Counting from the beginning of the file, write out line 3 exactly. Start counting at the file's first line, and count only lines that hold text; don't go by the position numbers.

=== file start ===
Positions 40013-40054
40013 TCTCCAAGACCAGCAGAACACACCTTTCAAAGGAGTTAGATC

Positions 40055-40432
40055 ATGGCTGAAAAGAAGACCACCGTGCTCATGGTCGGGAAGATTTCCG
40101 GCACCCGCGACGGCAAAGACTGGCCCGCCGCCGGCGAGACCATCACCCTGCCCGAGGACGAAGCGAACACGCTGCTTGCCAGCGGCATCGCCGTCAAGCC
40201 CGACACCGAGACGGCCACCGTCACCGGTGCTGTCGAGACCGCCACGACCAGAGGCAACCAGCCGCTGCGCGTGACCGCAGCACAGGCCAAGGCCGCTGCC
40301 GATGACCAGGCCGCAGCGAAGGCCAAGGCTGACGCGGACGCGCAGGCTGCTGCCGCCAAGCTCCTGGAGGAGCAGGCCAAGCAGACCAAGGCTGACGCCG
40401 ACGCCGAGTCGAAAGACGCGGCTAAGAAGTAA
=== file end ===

Positions 40055-40432